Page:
What's the Best Way to Pay for Americans' Health Care?

ABC News has asked a panel of experts five questions about what it would take to fix the U.S. health care system, and we'll post one question and answer every day this week.

The experts include physicians, academics and consumer advocates.

Below is the fourth batch of responses they've brought to this five-part series -- some surprising, some simple.

Question: What's the best way to pay for Americans' health care?

Dr. Alan Garber

Director, Center for Health Policy, Stanford University

The funds for health insurance will have to come from both public and private sources. It is unlikely that we can avoid using general federal revenues for a chunk of the costs, which means that we will have to find ways to control Medicare expenses as part of any plan.

Dr. David Gratzer

Senior fellow at the Manhattan Institute, and a licensed physician in the United States and Canada. Gratzer wrote "The Cure: How Capitalism Can Save American Health Care"

I'm unconvinced that employer-based health insurance will last -- only 58 percent of companies now offer coverage, a 20-year low. But if we move away from this idea, we'll need to help people pool risk -- not easy. Still, private health insurance is a better bet than nationalized health care.

Dr. Joanne Lynn

Physician and researcher with the Department of Health and Human Services Office of Clinical Standards and Quality at the Centers for Medicare and Medicaid services

The U.S. has three major arenas for enhanced coverage, and the ways to pay for improvement differ:

For those who have no coverage at all, the approach may well involve state initiatives to extend coverage, managing costs so that businesses can cover workers and their families, and assuring backup plans for citizens who have no other access to coverage.

For the elderly who have medical care coverage but no long-term care coverage, CMS and others have encouraged younger people to buy long-term care insurance and to attend to the issues of retirement income and security, though broader initiatives may prove to be needed.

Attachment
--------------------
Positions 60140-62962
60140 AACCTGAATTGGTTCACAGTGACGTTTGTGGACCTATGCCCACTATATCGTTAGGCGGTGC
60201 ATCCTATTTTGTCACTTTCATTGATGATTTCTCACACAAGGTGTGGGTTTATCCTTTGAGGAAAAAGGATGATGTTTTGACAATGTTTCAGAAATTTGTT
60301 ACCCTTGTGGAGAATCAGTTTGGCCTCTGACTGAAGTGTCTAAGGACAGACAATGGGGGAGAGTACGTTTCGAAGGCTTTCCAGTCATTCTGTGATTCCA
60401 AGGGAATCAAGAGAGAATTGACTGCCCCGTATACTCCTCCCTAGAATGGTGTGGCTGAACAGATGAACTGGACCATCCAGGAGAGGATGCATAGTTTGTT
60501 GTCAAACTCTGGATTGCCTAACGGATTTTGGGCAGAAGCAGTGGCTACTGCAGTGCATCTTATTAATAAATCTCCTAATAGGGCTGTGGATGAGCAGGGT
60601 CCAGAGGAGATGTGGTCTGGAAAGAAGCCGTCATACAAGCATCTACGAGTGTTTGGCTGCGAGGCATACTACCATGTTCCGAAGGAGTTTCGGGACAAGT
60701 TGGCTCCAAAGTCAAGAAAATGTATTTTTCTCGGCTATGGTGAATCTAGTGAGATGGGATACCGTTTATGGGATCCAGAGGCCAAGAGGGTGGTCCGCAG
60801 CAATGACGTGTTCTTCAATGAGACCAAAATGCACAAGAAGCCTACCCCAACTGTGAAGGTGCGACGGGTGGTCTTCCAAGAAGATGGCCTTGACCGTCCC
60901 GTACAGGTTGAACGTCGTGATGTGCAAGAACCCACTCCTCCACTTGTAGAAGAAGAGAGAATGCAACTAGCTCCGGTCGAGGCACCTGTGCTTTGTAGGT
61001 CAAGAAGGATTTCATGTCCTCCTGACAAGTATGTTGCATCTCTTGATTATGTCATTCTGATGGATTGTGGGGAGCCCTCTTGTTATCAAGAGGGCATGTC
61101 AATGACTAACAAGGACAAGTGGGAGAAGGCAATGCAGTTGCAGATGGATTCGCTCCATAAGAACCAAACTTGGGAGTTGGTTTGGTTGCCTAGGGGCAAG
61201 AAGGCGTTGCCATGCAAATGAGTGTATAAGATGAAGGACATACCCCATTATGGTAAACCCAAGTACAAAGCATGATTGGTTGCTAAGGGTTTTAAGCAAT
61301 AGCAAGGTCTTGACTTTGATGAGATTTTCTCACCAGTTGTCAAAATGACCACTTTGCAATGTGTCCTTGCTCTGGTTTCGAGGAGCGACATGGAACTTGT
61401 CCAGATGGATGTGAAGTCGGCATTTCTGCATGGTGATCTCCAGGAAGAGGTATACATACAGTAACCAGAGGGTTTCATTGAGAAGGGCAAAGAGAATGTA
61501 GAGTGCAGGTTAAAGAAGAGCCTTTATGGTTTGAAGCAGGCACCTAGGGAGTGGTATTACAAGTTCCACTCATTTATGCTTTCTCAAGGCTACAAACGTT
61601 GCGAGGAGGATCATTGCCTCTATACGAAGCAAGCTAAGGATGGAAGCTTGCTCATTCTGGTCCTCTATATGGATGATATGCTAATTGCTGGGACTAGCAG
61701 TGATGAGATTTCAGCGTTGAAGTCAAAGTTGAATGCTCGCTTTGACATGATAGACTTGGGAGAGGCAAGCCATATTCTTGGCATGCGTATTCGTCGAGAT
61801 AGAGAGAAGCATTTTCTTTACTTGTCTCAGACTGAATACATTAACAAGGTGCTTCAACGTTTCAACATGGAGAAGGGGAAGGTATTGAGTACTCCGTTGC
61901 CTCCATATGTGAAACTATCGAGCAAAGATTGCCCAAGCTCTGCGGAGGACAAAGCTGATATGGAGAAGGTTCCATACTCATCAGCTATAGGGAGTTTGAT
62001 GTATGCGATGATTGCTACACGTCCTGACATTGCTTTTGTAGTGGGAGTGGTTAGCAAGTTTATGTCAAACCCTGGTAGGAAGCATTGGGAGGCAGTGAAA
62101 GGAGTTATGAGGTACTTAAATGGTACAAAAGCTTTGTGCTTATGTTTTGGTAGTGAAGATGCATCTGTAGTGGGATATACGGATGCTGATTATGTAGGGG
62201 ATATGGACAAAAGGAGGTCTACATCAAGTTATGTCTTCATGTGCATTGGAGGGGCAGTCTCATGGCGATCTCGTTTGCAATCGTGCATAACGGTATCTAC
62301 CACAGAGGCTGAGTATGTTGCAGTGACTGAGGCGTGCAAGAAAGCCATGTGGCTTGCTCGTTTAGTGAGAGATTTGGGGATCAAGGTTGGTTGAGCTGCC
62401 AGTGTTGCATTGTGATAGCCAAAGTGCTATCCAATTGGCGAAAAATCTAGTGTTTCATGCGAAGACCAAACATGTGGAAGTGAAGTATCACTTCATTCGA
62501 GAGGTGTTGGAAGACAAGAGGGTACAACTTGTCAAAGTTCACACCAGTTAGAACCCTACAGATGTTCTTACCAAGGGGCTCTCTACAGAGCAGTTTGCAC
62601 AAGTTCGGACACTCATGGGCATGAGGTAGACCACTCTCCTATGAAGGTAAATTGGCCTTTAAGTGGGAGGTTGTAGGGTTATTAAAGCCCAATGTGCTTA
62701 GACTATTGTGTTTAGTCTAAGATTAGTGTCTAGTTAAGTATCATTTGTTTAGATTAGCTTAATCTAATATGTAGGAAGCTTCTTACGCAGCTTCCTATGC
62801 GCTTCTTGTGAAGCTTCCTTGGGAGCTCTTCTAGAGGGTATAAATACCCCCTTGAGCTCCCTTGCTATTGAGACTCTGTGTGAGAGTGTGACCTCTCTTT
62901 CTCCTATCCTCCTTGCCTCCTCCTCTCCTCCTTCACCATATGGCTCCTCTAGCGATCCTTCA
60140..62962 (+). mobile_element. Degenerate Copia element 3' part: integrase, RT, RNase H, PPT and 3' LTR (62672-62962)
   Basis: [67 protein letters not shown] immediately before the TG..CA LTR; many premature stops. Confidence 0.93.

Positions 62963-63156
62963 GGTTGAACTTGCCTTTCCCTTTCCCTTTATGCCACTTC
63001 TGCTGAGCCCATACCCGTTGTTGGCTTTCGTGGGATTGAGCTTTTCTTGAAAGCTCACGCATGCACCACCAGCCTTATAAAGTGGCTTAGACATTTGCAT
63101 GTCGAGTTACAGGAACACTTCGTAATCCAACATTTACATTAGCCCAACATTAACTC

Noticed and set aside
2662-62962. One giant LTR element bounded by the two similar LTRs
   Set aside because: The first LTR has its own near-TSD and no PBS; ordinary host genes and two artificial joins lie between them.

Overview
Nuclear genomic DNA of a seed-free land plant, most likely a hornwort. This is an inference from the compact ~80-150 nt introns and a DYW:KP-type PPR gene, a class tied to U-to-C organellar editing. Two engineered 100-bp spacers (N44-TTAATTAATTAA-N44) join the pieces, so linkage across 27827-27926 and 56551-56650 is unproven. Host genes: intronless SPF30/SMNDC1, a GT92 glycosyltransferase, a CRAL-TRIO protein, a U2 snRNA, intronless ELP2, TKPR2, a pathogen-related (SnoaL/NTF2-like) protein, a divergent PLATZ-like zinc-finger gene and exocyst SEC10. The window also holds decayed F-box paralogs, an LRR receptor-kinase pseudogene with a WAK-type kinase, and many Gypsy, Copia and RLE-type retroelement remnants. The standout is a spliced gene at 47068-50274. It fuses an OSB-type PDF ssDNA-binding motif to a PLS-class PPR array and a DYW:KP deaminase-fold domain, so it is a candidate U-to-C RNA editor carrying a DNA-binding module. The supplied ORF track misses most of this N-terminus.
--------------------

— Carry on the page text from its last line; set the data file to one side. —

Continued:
For family caregivers upon whom so much of the care of disabled and elderly persons depends, the society will probably need to consider strategies to make continued high levels of service possible as the numbers of persons needing care rises dramatically and the numbers of potential caregivers shrinks.

Lisa McGiffert

Senior policy analyst at Consumers Union, publisher of Consumer Reports

The way we pay for health care today is the most complicated and wasteful in the world, with too many layers of insurance-company bureaucracy and aggressive collection tactics that send the sickest Americans to bankruptcy court. A reformed system must be affordable so everyone can participate and get a handle on spiraling costs.

We want everyone to contribute to pay for their health care; we want payments to be collected fairly and efficiently; and we want funding to adequately cover the health care all Americans need.

We need a uniform way to collect premiums that requires shared responsibility and treats everyone fairly, such as an annual income assessment or payroll deductions similar to the one that has been used very efficiently for decades to fund Medicare's universal health care for American elders.

Robert E. Moffit

Director, Center for Health Policy Studies, the Heritage Foundation

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